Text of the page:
A summer of construction

Lin Chafetz and Lin Chafetz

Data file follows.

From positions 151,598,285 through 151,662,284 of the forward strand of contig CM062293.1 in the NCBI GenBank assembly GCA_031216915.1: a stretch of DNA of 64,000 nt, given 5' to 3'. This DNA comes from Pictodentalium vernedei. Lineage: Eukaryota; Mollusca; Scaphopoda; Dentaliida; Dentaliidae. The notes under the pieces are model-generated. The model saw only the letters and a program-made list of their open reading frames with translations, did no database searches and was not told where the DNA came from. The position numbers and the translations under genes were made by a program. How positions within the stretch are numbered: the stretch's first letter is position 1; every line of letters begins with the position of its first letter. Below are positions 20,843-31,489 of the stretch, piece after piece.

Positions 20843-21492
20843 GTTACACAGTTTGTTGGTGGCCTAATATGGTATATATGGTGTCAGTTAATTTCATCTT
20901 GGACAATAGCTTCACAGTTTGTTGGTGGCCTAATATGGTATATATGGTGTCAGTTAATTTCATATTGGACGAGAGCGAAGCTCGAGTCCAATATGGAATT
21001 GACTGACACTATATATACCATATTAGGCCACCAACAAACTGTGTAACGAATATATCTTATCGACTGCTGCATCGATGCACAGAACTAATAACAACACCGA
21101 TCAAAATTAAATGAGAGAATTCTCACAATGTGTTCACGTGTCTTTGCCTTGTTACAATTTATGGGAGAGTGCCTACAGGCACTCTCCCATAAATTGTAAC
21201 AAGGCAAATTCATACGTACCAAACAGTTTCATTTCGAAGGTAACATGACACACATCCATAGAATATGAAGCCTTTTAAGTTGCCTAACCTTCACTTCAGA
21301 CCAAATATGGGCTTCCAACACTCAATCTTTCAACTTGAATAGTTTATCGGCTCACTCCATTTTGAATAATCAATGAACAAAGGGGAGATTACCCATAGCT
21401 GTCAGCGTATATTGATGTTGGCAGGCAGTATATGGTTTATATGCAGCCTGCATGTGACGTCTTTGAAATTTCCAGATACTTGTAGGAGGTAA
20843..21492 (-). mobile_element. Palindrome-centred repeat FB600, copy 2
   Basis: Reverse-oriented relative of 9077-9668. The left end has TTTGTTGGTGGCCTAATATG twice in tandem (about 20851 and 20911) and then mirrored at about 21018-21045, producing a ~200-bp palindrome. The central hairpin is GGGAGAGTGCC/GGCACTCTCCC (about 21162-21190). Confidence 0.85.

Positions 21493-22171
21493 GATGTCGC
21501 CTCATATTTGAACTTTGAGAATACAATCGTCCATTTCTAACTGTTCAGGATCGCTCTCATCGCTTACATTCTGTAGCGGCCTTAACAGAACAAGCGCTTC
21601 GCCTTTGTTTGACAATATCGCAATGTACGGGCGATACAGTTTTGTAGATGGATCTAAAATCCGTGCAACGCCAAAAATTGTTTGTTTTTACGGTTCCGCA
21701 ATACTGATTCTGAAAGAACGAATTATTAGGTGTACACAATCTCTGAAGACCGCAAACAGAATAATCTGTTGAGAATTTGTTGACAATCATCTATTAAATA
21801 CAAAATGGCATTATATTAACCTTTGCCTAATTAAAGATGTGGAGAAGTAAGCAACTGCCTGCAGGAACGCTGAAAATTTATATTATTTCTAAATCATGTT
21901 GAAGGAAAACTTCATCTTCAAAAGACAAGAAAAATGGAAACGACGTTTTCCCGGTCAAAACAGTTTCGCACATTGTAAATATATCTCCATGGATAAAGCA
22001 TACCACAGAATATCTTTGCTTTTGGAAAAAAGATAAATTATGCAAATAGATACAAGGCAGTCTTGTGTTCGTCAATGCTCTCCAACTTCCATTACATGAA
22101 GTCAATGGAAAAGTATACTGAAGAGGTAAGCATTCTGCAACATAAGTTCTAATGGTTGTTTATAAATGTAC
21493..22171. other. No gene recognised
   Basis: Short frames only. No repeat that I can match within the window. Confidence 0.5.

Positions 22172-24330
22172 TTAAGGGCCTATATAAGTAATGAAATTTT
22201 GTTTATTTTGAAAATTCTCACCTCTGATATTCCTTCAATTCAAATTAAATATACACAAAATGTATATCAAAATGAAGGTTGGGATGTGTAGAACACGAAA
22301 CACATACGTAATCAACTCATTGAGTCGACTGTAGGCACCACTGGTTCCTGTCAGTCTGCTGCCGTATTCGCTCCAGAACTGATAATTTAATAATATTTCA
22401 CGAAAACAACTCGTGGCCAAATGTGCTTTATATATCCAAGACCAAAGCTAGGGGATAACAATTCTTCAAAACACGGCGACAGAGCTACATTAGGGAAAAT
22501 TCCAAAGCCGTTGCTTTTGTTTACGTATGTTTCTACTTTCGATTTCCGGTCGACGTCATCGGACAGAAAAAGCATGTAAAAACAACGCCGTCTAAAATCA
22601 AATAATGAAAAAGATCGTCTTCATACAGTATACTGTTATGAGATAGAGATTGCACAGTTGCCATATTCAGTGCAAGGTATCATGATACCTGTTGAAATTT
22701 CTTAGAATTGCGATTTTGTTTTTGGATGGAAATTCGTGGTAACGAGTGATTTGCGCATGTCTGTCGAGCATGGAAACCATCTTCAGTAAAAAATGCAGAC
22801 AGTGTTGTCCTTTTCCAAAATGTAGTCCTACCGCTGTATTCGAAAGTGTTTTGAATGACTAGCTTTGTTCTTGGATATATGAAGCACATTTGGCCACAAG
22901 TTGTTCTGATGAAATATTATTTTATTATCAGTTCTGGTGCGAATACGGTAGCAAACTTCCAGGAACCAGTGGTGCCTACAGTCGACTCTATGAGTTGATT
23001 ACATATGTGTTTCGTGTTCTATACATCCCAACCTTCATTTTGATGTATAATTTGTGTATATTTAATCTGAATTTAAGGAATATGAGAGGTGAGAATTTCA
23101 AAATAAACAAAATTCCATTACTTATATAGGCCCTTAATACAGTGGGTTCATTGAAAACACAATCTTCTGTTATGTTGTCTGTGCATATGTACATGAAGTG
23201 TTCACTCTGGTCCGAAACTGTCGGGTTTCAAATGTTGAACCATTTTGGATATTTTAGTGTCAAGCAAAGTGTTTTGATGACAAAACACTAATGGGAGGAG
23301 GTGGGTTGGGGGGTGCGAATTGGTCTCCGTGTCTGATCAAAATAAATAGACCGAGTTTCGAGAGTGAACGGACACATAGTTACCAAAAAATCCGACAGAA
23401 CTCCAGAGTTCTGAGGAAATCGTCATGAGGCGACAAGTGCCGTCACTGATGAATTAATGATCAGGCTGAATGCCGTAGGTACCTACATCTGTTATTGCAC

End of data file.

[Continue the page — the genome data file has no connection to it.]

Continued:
‘This will be a very busy summer’ is a reoccurring thought for Steve Krakoff, one of the planners for the upcoming campus construction. Renovation on the lobby of Harshman Hall began earlier this semester, starting one of many of the projects happening in the months to come. This summer, numerous projects are slated to begin, including preparations for the Stroh Center with the construction beginning in September. When the Stroh Center starts construction this summer, parking lot 6, where current on-campus students park, will be used as the staging area. When fall semester begins, students will have to park in Lot 12, which will be expanded over the summer, Krakoff said. ‘Along with the Stroh Center, the Wolfe Center will begin construction in mid-late fall,’ he said. Other projects that will be worked on this summer include construction on the tunnels below Mercer along with the web of tunnels below campus. The construction of a chiller plant southeast of the Fine Arts building is also on the project list, along with roof work on’ the Math Science, Psychology and Moore Musical Arts buildings. ‘This is the beginning of a very busy period on campus,’ Krakoff said. There are plans for many changes on campus to help make the University more environmentally friendly and more handicap accessible by repairing the bathrooms in the sorority houses near the Union. New residence halls are also being considered as part of the University’s master dining and residence plan. Last night marked the last community meeting for the University’s master plan. Joe Oravecz, associate vice president of student affairs, and Mike Griffel, the director of residence life, opened the meeting by addressing the audience. ‘When planning for the University, it is important to look at the whole,’ Griffel said. ‘We care about the grand scheme, but also about the individual parts of time.’ The plan includes looking at various buildings on campus such as Hanna, Mosley, University and South halls and making decisions as to whether to renovate or rebuild these buildings. ‘We need to figure out whether we should renew, replace or build new buildings on campus,’ Oravecz said. Hank Colker, a representative from WTW Architects, the company helping with the plan, said it was important to connect the dining and residence plans. ‘We need to make the residence and dining halls a more inviting place to live and eat, and more eco friendly,’ he said. Several campus maps were shown to the attendees, including a map indicating a scale at which places needed renovating. Areas that need the most work were highlighted in red, areas that need moderate work were highlighted in yellow, while areas which need no work at all were higlighted in green. Those highlighted in red were Rodgers, Harshman, McDonald and Commons. Also discussed was the possibility of a new residence hall, along with the possible locations. Choices were shown in the same scale as the renovations with green representing places more able to be converted into a residence hall space. These places included the area between Harshman and Kreischer, along with the area behind the Offenhauer Towers. Other possibilities, highlighted in yellow, include behind the cemetery, east of Kreischer and in the commuter lot between Harshman and Conklin halls.